Creative Intent

How we compose our images, or how we choose to use light, is a personal and creative choice.   The perspective we make our pictures from is our choice.  Or is it?

If you make a picture and it is successful, does it make any difference to you if you put a lot of work into the composition, or if you merely made the shot from a provided spot like a scenic overlook?  I mean good is good right?  If you used that overlook does it not mean that some park or road planner, did your compositional work for you?

The photos below are from Theodore Roosevelt N.P., North Dakota and Dinosaur N.M., Colorado respectively.   They were made from overlooks that were created by planners many years ago.  Both of these images have had some success in their lifetime.  Should I get any credit?  Should those planners get the credit?  Did I not choose where to set up my tripod within the area provided?  Did I not choose my tripod height and which focal length to use?  Still how much of me went into these pictures?

For each of the images below, I spent a fair amount of time and effort looking for a unique perspective.  The top picture was made at Morgan Falls in Wisconsin and this is a composition that few photographers seem to discover at this location. The second shot is a Lake Michigan tidal pool and the sunrise was almost over when I finally settled on the idea of changing the picture from a Lake Michigan sunrise to featuring the tidal pool. The third picture was made in the Badlands of South Dakota and was a study of light and shadows.  Time was spent finding a composition to emphasize that light. None of these images has been particularly popular but when I look at them, I remember the artistic process I went through to create them and it gives me satisfaction.  Was I a better photographer when I made these three photos?  Was I a smarter photographer when I made the two photos above this paragraph?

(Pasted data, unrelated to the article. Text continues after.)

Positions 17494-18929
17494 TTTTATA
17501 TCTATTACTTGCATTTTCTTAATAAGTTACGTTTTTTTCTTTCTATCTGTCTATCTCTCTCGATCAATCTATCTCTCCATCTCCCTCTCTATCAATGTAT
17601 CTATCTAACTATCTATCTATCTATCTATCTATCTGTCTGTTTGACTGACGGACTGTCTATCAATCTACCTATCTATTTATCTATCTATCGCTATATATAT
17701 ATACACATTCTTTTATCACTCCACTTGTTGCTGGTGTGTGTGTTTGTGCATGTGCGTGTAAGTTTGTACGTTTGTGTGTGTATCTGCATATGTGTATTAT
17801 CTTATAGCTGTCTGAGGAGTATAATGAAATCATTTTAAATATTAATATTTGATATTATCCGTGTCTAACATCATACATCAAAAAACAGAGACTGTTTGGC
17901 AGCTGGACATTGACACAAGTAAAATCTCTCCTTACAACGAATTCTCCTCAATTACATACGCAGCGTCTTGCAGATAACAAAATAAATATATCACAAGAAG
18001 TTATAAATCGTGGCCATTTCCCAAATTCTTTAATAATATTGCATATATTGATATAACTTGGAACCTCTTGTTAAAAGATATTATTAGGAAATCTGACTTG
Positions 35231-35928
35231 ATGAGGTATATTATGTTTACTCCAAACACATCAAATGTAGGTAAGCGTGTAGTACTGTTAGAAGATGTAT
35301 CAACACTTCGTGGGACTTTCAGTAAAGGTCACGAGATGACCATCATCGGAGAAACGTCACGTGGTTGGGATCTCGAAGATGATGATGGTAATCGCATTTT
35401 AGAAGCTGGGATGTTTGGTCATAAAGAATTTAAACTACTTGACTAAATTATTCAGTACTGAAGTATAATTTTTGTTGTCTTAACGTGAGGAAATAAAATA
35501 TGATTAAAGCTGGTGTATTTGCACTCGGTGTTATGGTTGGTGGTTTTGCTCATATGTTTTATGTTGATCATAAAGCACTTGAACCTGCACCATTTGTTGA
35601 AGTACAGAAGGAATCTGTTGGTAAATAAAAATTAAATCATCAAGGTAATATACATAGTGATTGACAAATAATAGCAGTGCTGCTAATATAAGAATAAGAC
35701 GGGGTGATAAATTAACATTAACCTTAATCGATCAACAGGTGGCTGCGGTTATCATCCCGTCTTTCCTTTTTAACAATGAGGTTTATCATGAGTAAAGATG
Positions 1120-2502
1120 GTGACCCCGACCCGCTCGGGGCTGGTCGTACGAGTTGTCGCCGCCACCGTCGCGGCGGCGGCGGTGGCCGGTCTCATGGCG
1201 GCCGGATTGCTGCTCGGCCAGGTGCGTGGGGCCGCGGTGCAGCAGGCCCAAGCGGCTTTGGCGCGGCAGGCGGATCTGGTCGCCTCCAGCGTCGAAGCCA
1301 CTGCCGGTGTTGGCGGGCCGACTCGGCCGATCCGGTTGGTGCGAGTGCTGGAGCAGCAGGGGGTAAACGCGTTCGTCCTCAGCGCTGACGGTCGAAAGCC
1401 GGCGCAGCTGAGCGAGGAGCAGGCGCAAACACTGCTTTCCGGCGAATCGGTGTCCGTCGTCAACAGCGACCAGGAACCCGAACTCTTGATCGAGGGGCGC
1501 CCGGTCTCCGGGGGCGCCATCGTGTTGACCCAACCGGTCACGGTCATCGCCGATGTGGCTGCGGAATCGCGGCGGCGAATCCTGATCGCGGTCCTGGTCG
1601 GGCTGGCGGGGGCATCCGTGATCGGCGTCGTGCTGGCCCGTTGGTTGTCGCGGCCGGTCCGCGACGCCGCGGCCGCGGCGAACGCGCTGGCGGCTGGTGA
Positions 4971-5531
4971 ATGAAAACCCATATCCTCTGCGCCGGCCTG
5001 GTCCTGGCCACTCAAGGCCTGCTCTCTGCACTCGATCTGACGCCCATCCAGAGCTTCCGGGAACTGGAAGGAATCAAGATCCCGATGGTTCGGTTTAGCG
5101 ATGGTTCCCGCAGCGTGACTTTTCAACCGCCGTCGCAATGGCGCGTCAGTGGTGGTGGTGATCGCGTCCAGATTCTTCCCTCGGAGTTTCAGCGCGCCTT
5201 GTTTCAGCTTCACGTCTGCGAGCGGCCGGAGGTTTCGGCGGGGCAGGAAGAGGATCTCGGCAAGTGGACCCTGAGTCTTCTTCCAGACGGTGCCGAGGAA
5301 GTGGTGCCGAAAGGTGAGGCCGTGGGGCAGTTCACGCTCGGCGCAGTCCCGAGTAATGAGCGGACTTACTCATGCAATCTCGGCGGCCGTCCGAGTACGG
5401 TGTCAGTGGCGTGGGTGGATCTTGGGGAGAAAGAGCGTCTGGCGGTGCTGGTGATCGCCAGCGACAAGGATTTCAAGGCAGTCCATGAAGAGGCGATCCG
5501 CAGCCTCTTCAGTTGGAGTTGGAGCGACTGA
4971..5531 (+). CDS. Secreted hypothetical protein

In my opinion, each image we make is separate and they are what they are to me, and the are what they are to any individuals who may view them.  I take full credit for making popular images from public viewing points.  I chose the overlook, lens choice and tripod height.  I thank the public planners of those spots for their assistance.  I also savor the satisfaction I receive from the point of view that I discovered (created?), as in the making of the final three.  I will enjoy them regardless of their lack of popularity.

Unless you are in the habit of making snapshots, our images are our images.  They may be public but they are intensely personal and I wouldn’t want it any other way.


I have written many times that I believe that as nature photographers we can pretty much do it all as far as photographing all of the subjects that are out there, and doing so in many different ways.  In other words we can photograph wildlife, landscapes and macros of all types.  We can make those clean and beautiful wildlife pictures and at other times make those “busy” less attractive pictures that show a not so pretty picture in a cluttered habitat.   We are all good enough to do that.  I am pretty happy with the current state of nature photography.  Those few bullies of the field that we see will eventually disappear and those that use nature photography merely as a gimmick to become well-known will also find betters vehicles to that end and will also disappear.


In keeping with the concept that we can photograph everything in nature, I present to you a Fox Snake photographed many years ago while I and my partner conducted a Door County, Wisconsin workshop.  These are without question, only record shots for this species.


I thank you for stopping by. My intended purpose on this blog, whether the subject be photography or something else, is to provide food for thought.  I hope you find such sustenance somewhere in my or Ron Toel’s writings.

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1 Response to Creative Intent

  1. Pingback: Short Stories | Wayne Nelson's Earth Image's Blog

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